Then he'd been scared, to the bone.
Now he was pissed. To the bone. His radio crackled, and then Shayne's voice filled the cabin. As a team called Sky High Air, they had a fleet of three jets, three Cessnas, two Beechcraft, a Moody, a Piper, and a Cirrus, and access to others via a leasing network, and had just constructed a building to house them all instead of working out of a very expensive leased wing at LAX. It gave them their own hub, a fixed operating base for their picky, finicky clientele, complete with maintenance and concierge services.
Not bad for three punks who'd once been nothing more than sorry-ass teenage delinquents.
"Noah?" Shayne asked via radio. "You there?"
"I have to answer that," he told his hijacker. "Or he'll know something's wrong." Without waiting for her response, he pushed the button on the radio. "Here."
"Just checking in on your inaugural flight."
He was doing fine. Great.
If he forgot about the gun digging into him.
"You okay?" Shayne asked.
Noah hated that his friend even had to ask, but could admit, at least to himself, that the past six months had been just rough enough that Shayne felt he had to. "I'm ..." He pushed back at the gun. "Hanging in."
His kidnapper remained silent, tense.
"Brody's flying Mrs. Sinclair to Aspen," Shayne said. "At least so she says, but she's had us ready-up four times this past week, only to correct at the last minute. I don't see today being any different."
The idiosyncrasies of the rich and famous didn't bother him any, as long as they paid for it, but just the words "Mrs. Sinclair" made the butterflies in his stomach tap-dance.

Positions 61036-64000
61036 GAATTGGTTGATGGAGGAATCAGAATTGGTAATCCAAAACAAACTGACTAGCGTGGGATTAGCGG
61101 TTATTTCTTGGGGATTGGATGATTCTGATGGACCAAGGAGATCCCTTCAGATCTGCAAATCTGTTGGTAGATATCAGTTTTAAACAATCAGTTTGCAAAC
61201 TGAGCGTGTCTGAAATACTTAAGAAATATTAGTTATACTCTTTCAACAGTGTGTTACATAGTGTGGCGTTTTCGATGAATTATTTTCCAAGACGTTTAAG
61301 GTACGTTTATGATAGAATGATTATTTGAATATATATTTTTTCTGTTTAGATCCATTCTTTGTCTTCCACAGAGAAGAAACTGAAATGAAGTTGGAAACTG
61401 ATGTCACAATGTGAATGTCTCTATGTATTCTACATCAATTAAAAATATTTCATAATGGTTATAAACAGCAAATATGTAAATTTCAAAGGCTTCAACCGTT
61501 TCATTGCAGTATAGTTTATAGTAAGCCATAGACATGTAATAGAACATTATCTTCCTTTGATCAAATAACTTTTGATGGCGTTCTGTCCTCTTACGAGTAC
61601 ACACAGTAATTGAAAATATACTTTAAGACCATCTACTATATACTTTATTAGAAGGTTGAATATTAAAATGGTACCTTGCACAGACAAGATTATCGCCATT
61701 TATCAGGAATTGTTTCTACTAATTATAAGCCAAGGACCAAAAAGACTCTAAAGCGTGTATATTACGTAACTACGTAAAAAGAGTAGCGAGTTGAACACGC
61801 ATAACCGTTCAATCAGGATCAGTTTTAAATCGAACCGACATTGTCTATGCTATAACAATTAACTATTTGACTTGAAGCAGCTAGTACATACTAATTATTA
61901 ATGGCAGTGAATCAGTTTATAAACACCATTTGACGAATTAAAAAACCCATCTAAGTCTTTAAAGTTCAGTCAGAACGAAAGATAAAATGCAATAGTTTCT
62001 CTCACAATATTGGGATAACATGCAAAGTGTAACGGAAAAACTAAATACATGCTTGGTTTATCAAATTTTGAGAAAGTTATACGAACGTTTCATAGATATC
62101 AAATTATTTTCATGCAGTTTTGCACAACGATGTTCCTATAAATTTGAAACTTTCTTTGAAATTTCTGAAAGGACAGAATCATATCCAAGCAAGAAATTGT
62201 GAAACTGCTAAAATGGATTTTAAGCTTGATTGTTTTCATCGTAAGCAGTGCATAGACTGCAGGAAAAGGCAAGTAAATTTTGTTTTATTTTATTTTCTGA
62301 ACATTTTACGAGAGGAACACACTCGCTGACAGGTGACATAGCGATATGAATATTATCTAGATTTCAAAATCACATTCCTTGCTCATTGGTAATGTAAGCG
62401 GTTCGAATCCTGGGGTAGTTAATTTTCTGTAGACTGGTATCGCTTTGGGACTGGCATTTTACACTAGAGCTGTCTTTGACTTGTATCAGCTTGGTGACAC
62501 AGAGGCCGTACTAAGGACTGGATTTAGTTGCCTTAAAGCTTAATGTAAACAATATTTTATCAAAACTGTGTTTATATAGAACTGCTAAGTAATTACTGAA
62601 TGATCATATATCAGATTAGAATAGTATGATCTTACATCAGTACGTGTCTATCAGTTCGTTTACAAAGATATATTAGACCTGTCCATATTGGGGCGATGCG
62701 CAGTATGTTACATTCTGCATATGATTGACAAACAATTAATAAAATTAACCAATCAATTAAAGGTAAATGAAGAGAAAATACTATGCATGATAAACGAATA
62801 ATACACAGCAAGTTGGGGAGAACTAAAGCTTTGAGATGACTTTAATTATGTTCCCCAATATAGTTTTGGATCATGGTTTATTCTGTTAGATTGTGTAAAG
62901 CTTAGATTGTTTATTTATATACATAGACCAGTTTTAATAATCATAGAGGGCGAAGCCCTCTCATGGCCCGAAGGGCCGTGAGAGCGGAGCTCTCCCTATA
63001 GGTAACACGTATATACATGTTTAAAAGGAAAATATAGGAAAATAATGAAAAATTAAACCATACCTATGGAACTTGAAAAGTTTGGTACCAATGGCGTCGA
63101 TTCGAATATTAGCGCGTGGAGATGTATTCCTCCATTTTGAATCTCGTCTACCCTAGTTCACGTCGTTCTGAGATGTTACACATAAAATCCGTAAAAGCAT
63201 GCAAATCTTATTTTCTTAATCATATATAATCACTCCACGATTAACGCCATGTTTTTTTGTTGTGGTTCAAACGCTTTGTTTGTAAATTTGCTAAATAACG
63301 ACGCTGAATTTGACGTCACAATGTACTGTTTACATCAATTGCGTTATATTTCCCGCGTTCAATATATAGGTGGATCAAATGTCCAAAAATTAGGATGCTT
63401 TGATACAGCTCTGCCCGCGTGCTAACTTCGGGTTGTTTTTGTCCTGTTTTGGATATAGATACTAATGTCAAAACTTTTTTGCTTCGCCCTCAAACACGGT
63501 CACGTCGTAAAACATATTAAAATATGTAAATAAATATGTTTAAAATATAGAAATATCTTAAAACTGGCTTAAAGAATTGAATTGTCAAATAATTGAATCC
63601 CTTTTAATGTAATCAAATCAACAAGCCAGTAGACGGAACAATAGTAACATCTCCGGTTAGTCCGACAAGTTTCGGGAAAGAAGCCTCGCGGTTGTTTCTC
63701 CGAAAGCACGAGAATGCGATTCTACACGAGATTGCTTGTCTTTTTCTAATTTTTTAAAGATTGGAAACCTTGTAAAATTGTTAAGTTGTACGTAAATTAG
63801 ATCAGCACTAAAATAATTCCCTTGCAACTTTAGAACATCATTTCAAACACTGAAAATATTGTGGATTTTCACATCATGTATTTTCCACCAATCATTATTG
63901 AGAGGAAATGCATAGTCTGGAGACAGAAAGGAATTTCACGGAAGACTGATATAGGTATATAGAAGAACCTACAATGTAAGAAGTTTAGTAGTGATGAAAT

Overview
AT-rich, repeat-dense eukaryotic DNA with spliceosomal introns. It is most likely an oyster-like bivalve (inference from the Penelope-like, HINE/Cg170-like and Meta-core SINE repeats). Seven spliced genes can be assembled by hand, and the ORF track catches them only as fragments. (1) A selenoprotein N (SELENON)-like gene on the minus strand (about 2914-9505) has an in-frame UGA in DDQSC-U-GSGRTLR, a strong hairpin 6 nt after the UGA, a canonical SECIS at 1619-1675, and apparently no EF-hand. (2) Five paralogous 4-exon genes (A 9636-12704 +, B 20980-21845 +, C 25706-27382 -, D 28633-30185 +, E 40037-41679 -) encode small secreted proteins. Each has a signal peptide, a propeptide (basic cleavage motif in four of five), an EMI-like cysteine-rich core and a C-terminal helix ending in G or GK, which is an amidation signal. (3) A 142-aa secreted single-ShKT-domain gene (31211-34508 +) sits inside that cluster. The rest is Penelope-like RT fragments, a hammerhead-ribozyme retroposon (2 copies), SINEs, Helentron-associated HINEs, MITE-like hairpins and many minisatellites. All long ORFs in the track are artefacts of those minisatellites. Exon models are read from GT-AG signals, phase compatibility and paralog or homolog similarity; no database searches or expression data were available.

Mr. Sinclair had been a forty-year-old trust-fund baby who'd built huge resort complexes in every party town along the West Coast while showing off his much younger trophy wife, Bailey Sinclair, an ex-model, a woman who screamed sophistication and elegance.
Not to mention her muy caliente factor.
But her husband had bitten the big one three months ago in a mysterious hunting accident, and they hadn't seen much of the missus since then. She was probably off spending her husband's billions of dollars, and ... and hell.
Bailey Sinclair was intelligent, and sexy, stubborn as hell — three of Noah's favorite qualities in a woman. She had strawberry blond, wild flyaway hair that framed her face in a way that seemed as if maybe she'd just gotten out of bed and wasn't averse to going back. Her baby blues were deep enough to drown a man, and her mouth ...
Christ, he'd had entire day-long fantasies about her mouth. Truth was, she was his living secret crush.
It was pathetic, really. Getting weak-kneed over another man's wife.
Even if that man was dead.
But he was a little busy today, so it was probably time to get over Bailey Sinclair.
Cold turkey, pal.
"She's already on board and locked up in her stateroom," Shayne said.
"And if the rumors are true —"
"That she's selling everything off ... then she's probably going for one last hurrah. Said she was taking a sleeping pill and just to wake her after arrival."
Noah could picture the sleek honey of a plane on the tarmac. It didn't take much for his imagination to go farther and see the gorgeous, lush stateroom on board, the huge king-sized bed covered in the best of the best silk, and Bailey sprawled on it, her hair streaming across a pillow, her long, willowy body barely wrapped in satin and lace — Scratch that.
No satin, no lace.
Nothing but Bailey. Yeah, that might help him get over himself real quick.
If he lived through this, that was.
"Be careful," Shayne said.
"I will be, Mom. Thanks."
"Better than old lady," Noah said, checking the horizon, ignoring his "passenger" while Shayne huffed out a low laugh.
"Smart-ass," he muttered, and clicked off.
Yeah, that was him: Noah Fisher, smart-ass. Among other things. And actually, he'd heard them all: selfish bastard, good-for-nothing lout, cocky SOB....
That most of them were completely one-hundred-percent true didn't keep him up at night. Nope, he saved that for the nightmares, of which he now had a new one.